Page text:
Well, at least gravity hasn’t been disproved today. The defunct Upper Atmosphere Research Satellite is expected to return to earth on Friday, and NASA says the debris could spread across 500-miles. Problem is, no one knows exactly where it’s going to land.
As of 9:30 p.m. EDT Sept. 22, 2011, the orbit of UARS was 110 mi by 115 mi (175 km by 185 km). Re-entry is possible sometime during the afternoon or early evening of Sept. 23, Eastern Daylight Time. The satellite will not be passing over North America during that time period. It is still too early to predict the time and location of re-entry with any more certainty, but predictions will become more refined in the next 24 hours.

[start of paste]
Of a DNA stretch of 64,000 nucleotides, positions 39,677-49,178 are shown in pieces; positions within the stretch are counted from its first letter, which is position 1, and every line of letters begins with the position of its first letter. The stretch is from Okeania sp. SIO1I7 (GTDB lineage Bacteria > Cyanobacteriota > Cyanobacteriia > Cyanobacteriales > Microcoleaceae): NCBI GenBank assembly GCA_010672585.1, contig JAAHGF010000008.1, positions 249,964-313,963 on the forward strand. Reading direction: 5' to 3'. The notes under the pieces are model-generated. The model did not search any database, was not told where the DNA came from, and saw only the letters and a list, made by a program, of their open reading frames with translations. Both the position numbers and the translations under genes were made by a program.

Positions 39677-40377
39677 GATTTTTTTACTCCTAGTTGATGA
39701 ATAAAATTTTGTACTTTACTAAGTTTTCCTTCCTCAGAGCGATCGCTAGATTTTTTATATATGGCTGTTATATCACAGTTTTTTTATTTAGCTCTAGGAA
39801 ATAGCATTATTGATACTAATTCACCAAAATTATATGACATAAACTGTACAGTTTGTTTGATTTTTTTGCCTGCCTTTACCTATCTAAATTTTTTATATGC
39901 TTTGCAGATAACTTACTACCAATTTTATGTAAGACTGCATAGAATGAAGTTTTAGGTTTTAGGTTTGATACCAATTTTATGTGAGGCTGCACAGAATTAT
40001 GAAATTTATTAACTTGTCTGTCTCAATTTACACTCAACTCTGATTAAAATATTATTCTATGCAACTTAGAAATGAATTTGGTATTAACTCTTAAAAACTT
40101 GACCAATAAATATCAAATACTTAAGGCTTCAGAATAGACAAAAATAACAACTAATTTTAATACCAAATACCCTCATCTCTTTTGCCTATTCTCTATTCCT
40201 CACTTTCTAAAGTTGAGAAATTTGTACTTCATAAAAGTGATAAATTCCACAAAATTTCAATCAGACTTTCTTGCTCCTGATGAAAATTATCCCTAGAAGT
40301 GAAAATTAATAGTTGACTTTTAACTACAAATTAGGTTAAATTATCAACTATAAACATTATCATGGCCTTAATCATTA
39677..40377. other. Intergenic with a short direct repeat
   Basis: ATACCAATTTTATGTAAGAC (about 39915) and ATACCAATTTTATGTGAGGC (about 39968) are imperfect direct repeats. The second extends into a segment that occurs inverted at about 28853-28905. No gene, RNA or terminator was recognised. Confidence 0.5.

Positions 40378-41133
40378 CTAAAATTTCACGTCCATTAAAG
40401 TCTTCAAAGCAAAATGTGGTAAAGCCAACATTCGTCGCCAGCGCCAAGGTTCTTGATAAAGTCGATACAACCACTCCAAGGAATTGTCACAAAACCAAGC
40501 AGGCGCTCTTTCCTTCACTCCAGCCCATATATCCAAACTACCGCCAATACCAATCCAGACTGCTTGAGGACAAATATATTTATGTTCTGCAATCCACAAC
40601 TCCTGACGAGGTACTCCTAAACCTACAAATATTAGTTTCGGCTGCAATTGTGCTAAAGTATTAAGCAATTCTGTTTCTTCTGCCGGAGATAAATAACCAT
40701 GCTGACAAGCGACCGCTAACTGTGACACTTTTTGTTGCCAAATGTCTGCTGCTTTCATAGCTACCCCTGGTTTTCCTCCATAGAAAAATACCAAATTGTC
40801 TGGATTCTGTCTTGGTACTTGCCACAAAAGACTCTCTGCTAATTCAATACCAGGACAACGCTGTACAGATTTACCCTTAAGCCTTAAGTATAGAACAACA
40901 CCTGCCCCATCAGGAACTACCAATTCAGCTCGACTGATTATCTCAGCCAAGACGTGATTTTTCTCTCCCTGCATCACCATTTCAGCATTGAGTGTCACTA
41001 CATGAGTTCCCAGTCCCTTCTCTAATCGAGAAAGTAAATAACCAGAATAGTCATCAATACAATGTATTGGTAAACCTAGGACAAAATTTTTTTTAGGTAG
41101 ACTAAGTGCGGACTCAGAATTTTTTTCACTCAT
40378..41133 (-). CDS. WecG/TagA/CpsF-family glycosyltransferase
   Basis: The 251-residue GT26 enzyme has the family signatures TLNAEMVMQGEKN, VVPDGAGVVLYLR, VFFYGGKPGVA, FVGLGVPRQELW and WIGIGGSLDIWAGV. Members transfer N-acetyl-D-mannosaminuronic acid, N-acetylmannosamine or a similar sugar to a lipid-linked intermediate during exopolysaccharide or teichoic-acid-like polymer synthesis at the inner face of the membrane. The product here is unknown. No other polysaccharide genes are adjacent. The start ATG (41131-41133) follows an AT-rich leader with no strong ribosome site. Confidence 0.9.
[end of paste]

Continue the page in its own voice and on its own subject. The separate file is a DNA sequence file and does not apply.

A few things expected to survive the burn-up include four steel flywheel rims, a 350-pound aluminum structure, and four titanium fuel tanks. Depending on the shape and size of the junk, their speed of impact will be between 55mph and 240mph.